Limits...
Effect of annealing treatments on photoluminescence and charge storage mechanism in silicon-rich SiNx:H films.

Sahu BS, Delachat F, Slaoui A, Carrada M, Ferblantier G, Muller D - Nanoscale Res Lett (2011)

Bottom Line: The silicon-rich a-SiNx:H films (SRSN) were sandwiched between a bottom thermal SiO2 and a top Si3N4 layer, and subsequently annealed within the temperature range of 500-1100°C in N2 to study the effect of annealing temperature on light-emitting and charge storage properties.A strong visible photoluminescence (PL) at room temperature has been observed for the as-deposited SRSN films as well as for films annealed up to 1100°C.A significant memory window of 4.45 V was obtained at a low operating voltage of ± 8 V for the sample containing 25% excess silicon and annealed at 1000°C, indicating its utility in low-power memory devices.

View Article: PubMed Central - HTML - PubMed

Affiliation: InESS-UdS-CNRS, 23 Rue du Loess, 67037 Strasbourg, France. sahu.bhabani@iness.c-strasbourg.fr.

ABSTRACT
In this study, a wide range of a-SiNx:H films with an excess of silicon (20 to 50%) were prepared with an electron-cyclotron resonance plasma-enhanced chemical vapor deposition system under the flows of NH3 and SiH4. The silicon-rich a-SiNx:H films (SRSN) were sandwiched between a bottom thermal SiO2 and a top Si3N4 layer, and subsequently annealed within the temperature range of 500-1100°C in N2 to study the effect of annealing temperature on light-emitting and charge storage properties. A strong visible photoluminescence (PL) at room temperature has been observed for the as-deposited SRSN films as well as for films annealed up to 1100°C. The possible origins of the PL are briefly discussed. The authors have succeeded in the formation of amorphous Si quantum dots with an average size of about 3 to 3.6 nm by varying excess amount of Si and annealing temperature. Electrical properties have been investigated on Al/Si3N4/SRSN/SiO2/Si structures by capacitance-voltage and conductance-voltage analysis techniques. A significant memory window of 4.45 V was obtained at a low operating voltage of ± 8 V for the sample containing 25% excess silicon and annealed at 1000°C, indicating its utility in low-power memory devices.

No MeSH data available.


Room temperature PL spectra. (a) (Color online) Room temperature PL spectra of the sample S3 (29 at.% of silicon excess) subjected to thermal annealing within the temperature range of 500-1100°C, evolution of PL intensities (b), and energies (c) as a function of annealing temperature, (d) evolution of PL intensity of the sample S2, which has been subjected to annealing at 1100°C in N2, and subsequently in forming gas (10% H2 + 90% N2
© Copyright Policy - open-access
Related In: Results  -  Collection

License
getmorefigures.php?uid=PMC3211231&req=5

Figure 5: Room temperature PL spectra. (a) (Color online) Room temperature PL spectra of the sample S3 (29 at.% of silicon excess) subjected to thermal annealing within the temperature range of 500-1100°C, evolution of PL intensities (b), and energies (c) as a function of annealing temperature, (d) evolution of PL intensity of the sample S2, which has been subjected to annealing at 1100°C in N2, and subsequently in forming gas (10% H2 + 90% N2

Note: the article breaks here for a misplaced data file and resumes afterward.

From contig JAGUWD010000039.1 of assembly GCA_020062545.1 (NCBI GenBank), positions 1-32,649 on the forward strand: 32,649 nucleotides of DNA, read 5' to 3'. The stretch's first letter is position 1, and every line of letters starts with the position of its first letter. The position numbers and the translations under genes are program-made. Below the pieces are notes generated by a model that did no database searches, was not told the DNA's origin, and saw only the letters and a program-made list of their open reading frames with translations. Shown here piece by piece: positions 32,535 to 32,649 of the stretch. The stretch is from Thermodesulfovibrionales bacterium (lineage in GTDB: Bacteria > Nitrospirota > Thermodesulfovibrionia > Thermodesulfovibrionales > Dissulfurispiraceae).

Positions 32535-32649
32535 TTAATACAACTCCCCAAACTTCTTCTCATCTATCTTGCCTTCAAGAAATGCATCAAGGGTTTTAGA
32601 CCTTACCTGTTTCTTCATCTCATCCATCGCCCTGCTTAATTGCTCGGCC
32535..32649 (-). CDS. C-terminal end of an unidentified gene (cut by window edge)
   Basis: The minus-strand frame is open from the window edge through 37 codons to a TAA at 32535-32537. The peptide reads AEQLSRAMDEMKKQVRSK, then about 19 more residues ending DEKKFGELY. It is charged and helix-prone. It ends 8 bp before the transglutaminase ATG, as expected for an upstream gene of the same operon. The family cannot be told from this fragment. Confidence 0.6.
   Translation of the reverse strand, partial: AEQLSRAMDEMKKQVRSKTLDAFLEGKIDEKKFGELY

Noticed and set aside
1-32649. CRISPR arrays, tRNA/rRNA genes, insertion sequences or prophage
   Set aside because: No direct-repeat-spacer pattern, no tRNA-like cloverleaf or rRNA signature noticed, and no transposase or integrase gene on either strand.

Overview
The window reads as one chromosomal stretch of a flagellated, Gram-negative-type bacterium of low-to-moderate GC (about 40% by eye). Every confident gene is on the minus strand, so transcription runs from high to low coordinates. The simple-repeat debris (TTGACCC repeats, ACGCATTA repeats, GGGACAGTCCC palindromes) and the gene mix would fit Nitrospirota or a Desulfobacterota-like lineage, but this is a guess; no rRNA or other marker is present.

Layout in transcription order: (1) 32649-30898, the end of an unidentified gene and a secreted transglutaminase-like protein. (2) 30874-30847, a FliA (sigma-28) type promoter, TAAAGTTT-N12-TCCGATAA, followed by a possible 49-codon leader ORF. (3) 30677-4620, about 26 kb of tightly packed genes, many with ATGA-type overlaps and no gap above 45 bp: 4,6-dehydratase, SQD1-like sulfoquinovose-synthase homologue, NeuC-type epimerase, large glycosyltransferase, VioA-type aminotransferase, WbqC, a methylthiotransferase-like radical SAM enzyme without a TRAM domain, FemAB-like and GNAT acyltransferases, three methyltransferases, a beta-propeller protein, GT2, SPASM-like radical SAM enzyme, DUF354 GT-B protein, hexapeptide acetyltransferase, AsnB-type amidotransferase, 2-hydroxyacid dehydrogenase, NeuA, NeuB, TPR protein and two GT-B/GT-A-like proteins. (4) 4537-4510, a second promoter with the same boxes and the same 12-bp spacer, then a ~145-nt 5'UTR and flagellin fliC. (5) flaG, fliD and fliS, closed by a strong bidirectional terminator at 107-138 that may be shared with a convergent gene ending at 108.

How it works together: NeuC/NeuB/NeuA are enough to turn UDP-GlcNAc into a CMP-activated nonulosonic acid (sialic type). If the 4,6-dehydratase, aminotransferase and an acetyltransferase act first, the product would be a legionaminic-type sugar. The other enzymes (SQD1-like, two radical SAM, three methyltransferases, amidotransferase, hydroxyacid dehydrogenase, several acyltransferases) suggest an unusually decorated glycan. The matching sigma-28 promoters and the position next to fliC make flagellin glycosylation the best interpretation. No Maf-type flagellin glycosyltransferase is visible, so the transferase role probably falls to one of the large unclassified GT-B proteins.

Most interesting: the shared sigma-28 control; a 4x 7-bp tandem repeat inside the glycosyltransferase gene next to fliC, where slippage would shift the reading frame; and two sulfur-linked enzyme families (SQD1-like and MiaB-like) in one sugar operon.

Mentions: Figure 5a shows the evolution of PL of sample S3 containing 29 at.% of excess Si with thermal annealing treatment of up to 1100°C. This evolution is similar for all other samples and is depicted in Figure 5b,c. As evident from Figure 5b, PL intensity increases and reaches a maximum at an annealing temperature of 700°C. A further increase in annealing temperature leads to a significant reduction of the PL intensity. The PL intensity drops to approximately 24% and approximately 10% of its peak value at 900 and 1100°C, respectively. The decrease in PL peak can be attributed to introduction of considerable amount of non-radiative defects after high-temperature annealing. It is reseaonable to expect more disordered structure, which is caused by the breaking of hydrogen bonds and subsequent effusion of hydrogen during high temperature thermal treatment. This phenomenon induces an increase in the number of dangling bonds, giving rise to an enhanced number of non-radiative recombination centers. Thus, the PL observed in the as-deposited sample quenches after high-temperature annealing above 700°C. In addition, a phase separation generally occurs when silicon-rich silicon nitride samples are annealed at high temperature (≥ 950°C), resulting in the formation of Si-nps embedded in a nearly stoichiometric silicon nitride matrix. Although, Si3N4 matrix itself could passivate some dangling bonds, causing non-radiative quenching, there are still a large number of dangling bonds existing in the film, especially at the interface region between Si-nps and Si3N4 matrix. Previously, it has been shown that one dangling bond is sufficient to quench the luminescence of a Si-np [42]. In this respect, the passivation of silicon- and nitrogen-dangling bonds acting as non-radiative recombination centers is an essential requirement for increasing the radiative yield without affecting the emission mechanism. In this regard, some previously annealed samples are subjected to an additional rapid thermal annealing in forming gas at 900°C for 1 min. Figure 5d shows the PL spectra of the sample S2, which has been subjected to annealing at 1100°C in N2, and subsequently in forming gas (10% H2 + 90% N2). The PL peak intensity increases about 28% due to this additional forming gas annealing step, indicating passivation of some non-radiative recombination centers. It is noteworthy that the overall behavior of the PL band remains unchanged, indicating no change in the emission mechanism. Optimization of this hydrogen passivation process is currently under investigation.